Influential economist John Maynard Keynes (1883–1946) is reputed to also have been
a star investor. To test this hypothesis, the authors apply a range of modern quantitative
and qualitative techniques to a dataset of Keynes’s investments.
The authors offer a reappraisal of Keynes’s investment performance and assess his
contribution to professional asset management. In the mid-1920s, a time when larger
investors regarded stocks as an alternative asset, Keynes believed equities constituted a
new, separate asset class. At that time, legal restrictions prevented institutional
investors from investing in equities, which were largely the domain of the individual
investor. The authors regard Keynes’s shift into equities for the King’s
College, Cambridge, endowment fund early in the 1920s as being as radical as well-known U.S.
institutional investors’ moving into illiquid assets in the late 20th century.
How Is This Research Useful to Practitioners?
Using modern research techniques, the authors analyze original records for explanations of
Keynes’s success and discover two particular insights. First, Keynes’s record,
clarified by the authors, demonstrates the importance of intellectual flexibility to adapt
investment approaches to changing times and to learn from mistakes. Second, the
organizational setup that Keynes enjoyed at his college endowment fund was important to his
success because it allowed him the freedom to make the switch into equities and to
experiment widely with different types of risk. According to the authors, Keynes also varied
his sectorial emphasis quite frequently. At times other than the period of 1940–1945,
the majority of his holdings were in small- and mid-cap stocks outside of the mainstream. He
also rotated between high- and low-dividend-yield stocks.
How Did the Authors Conduct This Research?
The authors analyze Keynes’s trading in quoted U.K. stocks owned by the Kings
College, Cambridge, endowment, over which he held full discretion between 1923 and 1946. A
total of 954 transactions by Keynes—567 buys and 387 sells—are examined.
Transactions outside the United Kingdom, day trades, misbookings, and transactions with
unclear capital raisings or rights issues are excluded. For the benchmark, the authors use
the capitalization-weighted 100-share U.K. equity index series estimated by Dimson, Marsh,
and Staunton (Global Investment Returns Sourcebook 2011). They also iterate
monthly intrayear values using fluctuations in other indices and estimate dividend income
using data reported by companies in the index.
Using an event study analysis, the authors assess Keynes’s trading behavior with
standard methodologies commonly used to analyze the performance of individual investor
trades. Abnormal returns are calculated in a window centered on the month of the
transaction. Return estimates cover 12 months before and after the transaction month.
Buy-and-hold abnormal returns for each security are calculated as geometric differences
between observed cumulative returns over a specified interval and cumulative beta-adjusted
returns on the market. The authors find that both bought and sold stocks increased strongly
in the 12 months prior to a transaction by Keynes. Post-purchase share prices outperformed
the market by 3.3% over the 12 months following the purchase. Sells also outperformed the
market by 4% over the 12 months following disposal.
A Quandt–Andrews breakpoint test and other econometric techniques indicate a break in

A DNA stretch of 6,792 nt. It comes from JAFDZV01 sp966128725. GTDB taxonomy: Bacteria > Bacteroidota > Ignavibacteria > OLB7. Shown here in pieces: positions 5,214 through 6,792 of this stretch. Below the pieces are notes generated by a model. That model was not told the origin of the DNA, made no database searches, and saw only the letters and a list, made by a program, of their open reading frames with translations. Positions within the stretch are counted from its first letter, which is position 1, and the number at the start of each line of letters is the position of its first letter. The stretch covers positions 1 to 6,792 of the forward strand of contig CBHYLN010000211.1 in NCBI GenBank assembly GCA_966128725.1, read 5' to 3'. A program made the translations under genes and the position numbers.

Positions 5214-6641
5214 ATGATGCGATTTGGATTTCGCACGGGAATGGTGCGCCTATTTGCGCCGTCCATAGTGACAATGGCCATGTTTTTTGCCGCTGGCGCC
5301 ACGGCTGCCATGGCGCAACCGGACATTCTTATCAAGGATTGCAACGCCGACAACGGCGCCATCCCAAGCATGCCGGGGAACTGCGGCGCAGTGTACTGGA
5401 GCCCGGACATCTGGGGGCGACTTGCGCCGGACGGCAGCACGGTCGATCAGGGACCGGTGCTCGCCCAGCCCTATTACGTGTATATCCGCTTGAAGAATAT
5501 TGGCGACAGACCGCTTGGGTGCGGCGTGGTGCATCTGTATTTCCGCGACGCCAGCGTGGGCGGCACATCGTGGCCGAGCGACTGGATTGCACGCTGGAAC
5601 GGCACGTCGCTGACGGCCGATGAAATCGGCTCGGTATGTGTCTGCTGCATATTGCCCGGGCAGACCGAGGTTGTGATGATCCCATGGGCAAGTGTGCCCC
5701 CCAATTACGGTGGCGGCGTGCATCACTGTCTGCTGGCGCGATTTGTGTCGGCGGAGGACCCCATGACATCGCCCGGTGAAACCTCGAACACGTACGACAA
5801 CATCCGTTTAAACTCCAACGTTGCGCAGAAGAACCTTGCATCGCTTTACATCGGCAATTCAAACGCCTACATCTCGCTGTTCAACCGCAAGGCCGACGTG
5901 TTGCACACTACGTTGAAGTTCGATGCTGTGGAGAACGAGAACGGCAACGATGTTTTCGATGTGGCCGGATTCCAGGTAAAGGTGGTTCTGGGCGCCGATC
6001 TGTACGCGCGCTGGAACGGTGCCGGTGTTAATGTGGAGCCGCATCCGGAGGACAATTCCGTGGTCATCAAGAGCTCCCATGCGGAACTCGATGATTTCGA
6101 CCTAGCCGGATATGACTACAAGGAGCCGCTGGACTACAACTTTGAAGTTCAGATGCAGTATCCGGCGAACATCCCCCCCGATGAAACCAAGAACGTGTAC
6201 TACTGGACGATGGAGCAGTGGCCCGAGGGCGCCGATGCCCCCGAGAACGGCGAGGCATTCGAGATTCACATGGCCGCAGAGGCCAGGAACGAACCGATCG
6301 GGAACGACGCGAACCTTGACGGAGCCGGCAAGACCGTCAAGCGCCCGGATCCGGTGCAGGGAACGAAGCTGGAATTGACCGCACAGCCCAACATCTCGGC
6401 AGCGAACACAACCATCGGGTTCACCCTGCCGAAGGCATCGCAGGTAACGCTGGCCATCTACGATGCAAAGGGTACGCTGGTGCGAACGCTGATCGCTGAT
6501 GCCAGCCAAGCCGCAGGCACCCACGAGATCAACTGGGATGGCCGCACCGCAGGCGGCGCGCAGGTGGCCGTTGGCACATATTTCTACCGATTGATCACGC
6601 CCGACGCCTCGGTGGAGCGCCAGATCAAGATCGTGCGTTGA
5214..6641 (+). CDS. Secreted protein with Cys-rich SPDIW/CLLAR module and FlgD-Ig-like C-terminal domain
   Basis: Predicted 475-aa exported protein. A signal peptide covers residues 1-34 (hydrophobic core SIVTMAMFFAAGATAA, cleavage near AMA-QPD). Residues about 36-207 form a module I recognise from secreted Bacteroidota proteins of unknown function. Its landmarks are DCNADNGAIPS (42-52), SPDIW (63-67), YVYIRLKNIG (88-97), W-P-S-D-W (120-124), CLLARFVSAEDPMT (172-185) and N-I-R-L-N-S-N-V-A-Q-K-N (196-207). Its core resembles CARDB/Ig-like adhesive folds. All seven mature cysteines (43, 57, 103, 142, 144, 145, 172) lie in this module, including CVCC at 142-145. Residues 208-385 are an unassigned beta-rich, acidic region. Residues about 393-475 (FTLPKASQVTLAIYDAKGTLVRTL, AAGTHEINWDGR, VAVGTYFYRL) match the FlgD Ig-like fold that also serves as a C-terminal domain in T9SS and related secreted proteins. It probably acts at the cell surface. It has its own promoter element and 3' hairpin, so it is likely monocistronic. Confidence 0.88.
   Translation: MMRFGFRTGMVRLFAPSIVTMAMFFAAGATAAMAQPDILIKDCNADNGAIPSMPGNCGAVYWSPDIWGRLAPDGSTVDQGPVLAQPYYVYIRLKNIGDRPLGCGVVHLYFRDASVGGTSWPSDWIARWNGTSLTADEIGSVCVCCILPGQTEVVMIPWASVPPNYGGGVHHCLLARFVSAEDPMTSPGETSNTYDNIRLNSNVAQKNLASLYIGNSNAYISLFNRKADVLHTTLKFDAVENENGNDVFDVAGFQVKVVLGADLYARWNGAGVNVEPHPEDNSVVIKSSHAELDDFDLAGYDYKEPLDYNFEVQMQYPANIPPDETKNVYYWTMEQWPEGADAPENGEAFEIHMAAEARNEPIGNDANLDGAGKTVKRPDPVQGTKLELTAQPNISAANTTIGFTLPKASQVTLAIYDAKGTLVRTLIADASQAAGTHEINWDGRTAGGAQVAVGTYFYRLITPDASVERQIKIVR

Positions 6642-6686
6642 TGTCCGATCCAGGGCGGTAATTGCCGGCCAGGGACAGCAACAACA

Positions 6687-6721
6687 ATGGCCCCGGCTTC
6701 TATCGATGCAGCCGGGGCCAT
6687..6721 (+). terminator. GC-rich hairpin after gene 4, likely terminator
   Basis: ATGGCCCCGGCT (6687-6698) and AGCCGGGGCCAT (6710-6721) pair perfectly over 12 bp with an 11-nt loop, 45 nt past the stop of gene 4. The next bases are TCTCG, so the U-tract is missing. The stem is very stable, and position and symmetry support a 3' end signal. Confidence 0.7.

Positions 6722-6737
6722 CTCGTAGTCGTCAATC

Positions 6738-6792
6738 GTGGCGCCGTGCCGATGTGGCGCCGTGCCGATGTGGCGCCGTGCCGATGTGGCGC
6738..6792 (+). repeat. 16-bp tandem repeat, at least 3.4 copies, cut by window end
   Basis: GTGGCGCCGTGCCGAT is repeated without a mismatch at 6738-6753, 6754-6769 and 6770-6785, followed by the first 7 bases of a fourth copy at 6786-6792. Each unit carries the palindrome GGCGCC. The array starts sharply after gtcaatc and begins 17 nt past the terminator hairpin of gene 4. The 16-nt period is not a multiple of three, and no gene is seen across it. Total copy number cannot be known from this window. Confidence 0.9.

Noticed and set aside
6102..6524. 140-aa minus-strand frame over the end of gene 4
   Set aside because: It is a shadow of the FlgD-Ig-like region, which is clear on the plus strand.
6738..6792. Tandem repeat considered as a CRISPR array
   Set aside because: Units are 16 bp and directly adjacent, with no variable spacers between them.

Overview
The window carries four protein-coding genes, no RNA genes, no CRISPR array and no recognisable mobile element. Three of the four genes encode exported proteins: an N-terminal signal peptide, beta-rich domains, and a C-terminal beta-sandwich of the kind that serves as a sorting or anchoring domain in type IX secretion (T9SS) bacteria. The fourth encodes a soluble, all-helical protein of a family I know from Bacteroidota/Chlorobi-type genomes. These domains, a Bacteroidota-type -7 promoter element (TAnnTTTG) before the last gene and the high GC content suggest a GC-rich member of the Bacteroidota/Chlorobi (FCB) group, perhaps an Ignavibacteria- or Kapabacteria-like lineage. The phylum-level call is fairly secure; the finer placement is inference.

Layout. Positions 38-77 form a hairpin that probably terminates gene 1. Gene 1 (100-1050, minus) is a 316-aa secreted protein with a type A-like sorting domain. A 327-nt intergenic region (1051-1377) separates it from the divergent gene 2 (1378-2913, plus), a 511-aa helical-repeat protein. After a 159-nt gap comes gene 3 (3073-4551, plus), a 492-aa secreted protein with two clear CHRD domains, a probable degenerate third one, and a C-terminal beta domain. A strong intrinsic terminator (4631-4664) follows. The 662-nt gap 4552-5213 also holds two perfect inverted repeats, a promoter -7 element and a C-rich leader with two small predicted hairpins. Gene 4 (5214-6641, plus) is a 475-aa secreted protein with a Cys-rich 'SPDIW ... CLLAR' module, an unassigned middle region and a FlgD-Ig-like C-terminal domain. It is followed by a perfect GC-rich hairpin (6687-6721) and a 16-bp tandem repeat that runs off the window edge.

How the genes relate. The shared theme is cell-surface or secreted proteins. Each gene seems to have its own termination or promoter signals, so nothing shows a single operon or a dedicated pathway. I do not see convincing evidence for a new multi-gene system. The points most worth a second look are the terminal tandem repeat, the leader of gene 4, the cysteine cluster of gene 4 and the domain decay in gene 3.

trading behavior in the early 1930s. Correspondence excerpted in the study corroborates a
change from a top-down to a bottom-up approach. The authors further examine the data by
dividing the analysis into two periods: before and after this change.
In the 1920s bull market, Keynes tended to buy stocks that had outperformed; those stocks
subsequently underperformed by 4% in the 12 months after purchase. In the earlier period,
purchases and sales were usually made after favorable performance, which is consistent with
recent studies of overconfident U.S. individual investor behavior.
In the 1930s and 1940s, Keynes’s buys produced a post-transaction outperformance of
6.2% in the 12 months after purchase. Between his earlier and later periods, Keynes improved
the timing of his disposals of short-term holdings. But the timing of his disposals of
long-term holdings worsened. Post-transaction performance reinforces the conclusion that
Keynes exhibited greater skill in buying individual stocks after 1932.
The authors also test for susceptibility to the disposition effect (the desire to avoid
regret by selling winners too early and holding on to losers). They analyze the proportion
of realized gains and that of realized losses using a standard test and find that Keynes
displayed a disposition effect across all periods.
Finally, the authors use a binomial distribution approach to test whether Keynes’s
trading behavior is indicative of contrarian or momentum tendencies. They find that Keynes
displayed weak contrarian behavior prior to 1932 and strong contrarian behavior after 1932,
which provides further evidence of a change in investing style.
Keynes is still invoked today to support many diverse viewpoints. This study clarifies his
investment successes and changes in his investment style. It prompts as many questions as it
answers but does provide evidence of his undoubted insight into his own era. One question
the study raises is how much of his performance was attributable to what we would consider
insider trading today because of his close involvement and personal relationships with the
governing class. Given his portfolio bias toward smaller companies, the abnormal return
against a large-company benchmark may be evidence of the small-cap effect rather than
Keynes’s skill. Another question is how Keynes fared with his multiasset capabilities
outside of the narrow field of domestic U.K. equities. Unfortunately, we may never know.